Colombian teachers strike to protest far-right violence
Workers Struggles: The Americas
17 September 2019
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Colombian teachers strike to protest far-right violence
The Colombian Federation of Education Workers (FECODE) held another nationwide strike on September 12 to protest the threats and murders that have been committed against them.
Teachers marched and held large demonstrations in Bogotá, Barranquilla, Bucaramanga, Cali and Medellín, while a number of other cities and towns also witnessed mobilizations.
The strike and protests followed by two weeks a national two-day strike that included,
in addition to the denunciations of violence against educators, demands to end the anti-worker National Development Plan of President Iván Duque and adequately finance the health care system, which is a shambles.
The situation has not improved. Recently, the FECODE executive committee received threatening e-mails from the Águilas Negras (Black Eagles far-right paramilitary group) on September 2 and 3, and a planned “caravan for life, peace and democracy” planned for September 6 was suspended.
Salvadoran municipal workers strike, protest pay raise inequality
Workers for the municipality of Puerto el Triunfo in El Salvador’s Usulatán department began a strike on September 9 to protest “selective” raises given by the mayor, Javier Amaya, and city council. Striking workers shut the doors of the government building, preventing entry.
The workers claim that Amaya distributed US$700 to five positions, among them his personal bodyguards. Meanwhile, according to a spokesman for the workers’ union, ASTRAM, there are employees who have worked for years who have never received a raise. The mayor claims that he raised salaries for 70 employees by US$50 last March.
The workers also demanded that maintenance workers be provided with adequate tools to perform their duties.
Peruvian miners strike over wages, working conditions, health care
Members of the National Federation of Mineworkers of Peru (FNTM) began a strike September 10 over a number of demands, including the right to comprehensive negotiations, a wage raise, better working conditions and health care. The strike was called as a result of the refusal by the National Mining, Petroleum and Energy Society (SNMPE) and the Labor Ministry to meet to negotiate.
The main employers’ group called the strike a failure, claiming that mines were operating normally across the country.
Of particular concern is the National Competitiveness and Productivity Policy (PNCP), a decree approved by the president in July. According to a peoplesdispatch.org report, the PNCP “seeks to implement a series of regressive measures such as reducing the number of paid leaves, reduction of the Compensation for Time of Service (CTS), taking away retirement benefit, collective dismissals without compensation and temporary and contractual jobs without stability. It also takes away the right to bargain over wages and strike as well as the right to prosecute the company for dismissing a worker for an invalid reason.”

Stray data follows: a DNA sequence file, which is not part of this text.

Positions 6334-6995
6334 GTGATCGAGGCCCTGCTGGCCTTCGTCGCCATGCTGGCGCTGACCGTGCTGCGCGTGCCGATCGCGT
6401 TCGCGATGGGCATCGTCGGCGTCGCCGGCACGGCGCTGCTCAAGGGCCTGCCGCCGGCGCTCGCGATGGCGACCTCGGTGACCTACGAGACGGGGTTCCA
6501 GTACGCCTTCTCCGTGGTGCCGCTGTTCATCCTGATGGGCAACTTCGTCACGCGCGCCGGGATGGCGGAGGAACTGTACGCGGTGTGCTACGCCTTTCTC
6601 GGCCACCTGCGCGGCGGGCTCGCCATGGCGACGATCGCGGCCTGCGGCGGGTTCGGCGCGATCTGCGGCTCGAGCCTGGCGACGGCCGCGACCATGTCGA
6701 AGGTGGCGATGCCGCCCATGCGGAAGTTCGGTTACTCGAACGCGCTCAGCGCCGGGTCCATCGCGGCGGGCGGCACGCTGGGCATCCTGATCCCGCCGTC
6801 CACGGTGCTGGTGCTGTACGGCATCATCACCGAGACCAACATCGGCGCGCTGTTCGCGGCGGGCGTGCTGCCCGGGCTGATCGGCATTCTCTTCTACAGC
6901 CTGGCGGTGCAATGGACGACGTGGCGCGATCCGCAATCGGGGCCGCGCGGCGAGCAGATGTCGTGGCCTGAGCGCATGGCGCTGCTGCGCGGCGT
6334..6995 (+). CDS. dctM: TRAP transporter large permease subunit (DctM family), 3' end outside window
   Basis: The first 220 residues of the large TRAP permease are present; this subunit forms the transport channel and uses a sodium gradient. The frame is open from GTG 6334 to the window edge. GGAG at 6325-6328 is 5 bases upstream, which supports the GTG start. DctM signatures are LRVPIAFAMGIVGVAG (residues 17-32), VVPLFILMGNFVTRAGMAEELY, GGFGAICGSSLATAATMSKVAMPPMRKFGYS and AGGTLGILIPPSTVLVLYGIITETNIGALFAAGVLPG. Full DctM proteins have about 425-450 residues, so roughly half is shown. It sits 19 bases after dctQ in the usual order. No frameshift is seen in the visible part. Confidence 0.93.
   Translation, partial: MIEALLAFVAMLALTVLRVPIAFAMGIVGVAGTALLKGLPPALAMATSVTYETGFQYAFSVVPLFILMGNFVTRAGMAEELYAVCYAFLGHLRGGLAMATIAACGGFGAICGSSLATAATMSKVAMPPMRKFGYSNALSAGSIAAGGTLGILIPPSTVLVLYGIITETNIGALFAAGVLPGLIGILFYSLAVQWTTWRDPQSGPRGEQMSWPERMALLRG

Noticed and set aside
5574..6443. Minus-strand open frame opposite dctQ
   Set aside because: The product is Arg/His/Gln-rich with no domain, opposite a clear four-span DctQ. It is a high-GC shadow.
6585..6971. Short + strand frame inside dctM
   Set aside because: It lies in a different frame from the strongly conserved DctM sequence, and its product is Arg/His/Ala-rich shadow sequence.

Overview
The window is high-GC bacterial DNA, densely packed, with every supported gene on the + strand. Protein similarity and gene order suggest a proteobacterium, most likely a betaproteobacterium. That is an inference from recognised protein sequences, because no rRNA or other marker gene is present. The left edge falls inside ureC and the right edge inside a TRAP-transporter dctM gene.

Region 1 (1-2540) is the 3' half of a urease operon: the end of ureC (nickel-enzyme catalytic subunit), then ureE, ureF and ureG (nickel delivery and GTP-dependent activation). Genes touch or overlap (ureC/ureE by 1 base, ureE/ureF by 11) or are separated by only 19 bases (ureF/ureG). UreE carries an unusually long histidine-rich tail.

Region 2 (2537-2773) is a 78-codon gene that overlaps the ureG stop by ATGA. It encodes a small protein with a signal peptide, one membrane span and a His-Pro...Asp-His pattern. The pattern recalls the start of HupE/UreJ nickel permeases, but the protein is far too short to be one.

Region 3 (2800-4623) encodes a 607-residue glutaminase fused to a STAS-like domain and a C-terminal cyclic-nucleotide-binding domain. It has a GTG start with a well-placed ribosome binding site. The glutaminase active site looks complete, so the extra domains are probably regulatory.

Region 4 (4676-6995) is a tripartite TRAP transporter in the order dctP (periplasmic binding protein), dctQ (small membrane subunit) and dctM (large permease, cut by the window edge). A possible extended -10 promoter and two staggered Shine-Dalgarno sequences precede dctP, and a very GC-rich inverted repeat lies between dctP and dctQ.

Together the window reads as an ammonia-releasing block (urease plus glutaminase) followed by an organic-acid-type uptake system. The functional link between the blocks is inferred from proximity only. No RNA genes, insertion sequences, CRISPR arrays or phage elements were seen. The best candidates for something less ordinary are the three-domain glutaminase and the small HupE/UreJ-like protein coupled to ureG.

While profits in the Peruvian mining industry have reached 29 billion Soles (US$7 billion) a year, workers only receive a 2 percent annual pay increase, according to the FNTM.
On the second day of the strike, hundreds of mineworkers and supporters marched through Lima to the Parliament building to plead with the legislature to resolve their issues. They were confronted and attacked by the police, who threw tear gas canisters at them and confiscated their banners.
Chilean metro cashiers strike against labor instability, schedules, poor pay
Some 400 cashiers for ECM Ingeniería, which contracts services for Chile’s Metro de Santiago, began a strike the morning of September 11. The cashiers took the action because their employer refused to agree to a contract that would “let them escape labor instability in which they find themselves, because of restrictive and discriminatory policies,” according to a statement by their union.
The following day, a group of cashiers held a protest demonstration in front of the Metro de Santiago headquarters while others held protests at various stations around the city.
ECM had submitted a proposal of a monthly raise of between 2,057 and 4,610 pesos (US$2.90 and US$6.55), which the cashiers rejected as “stingy and segregationist,” especially since their sector barely makes the minimum wage. In addition, the proposal would not apply to all cashiers.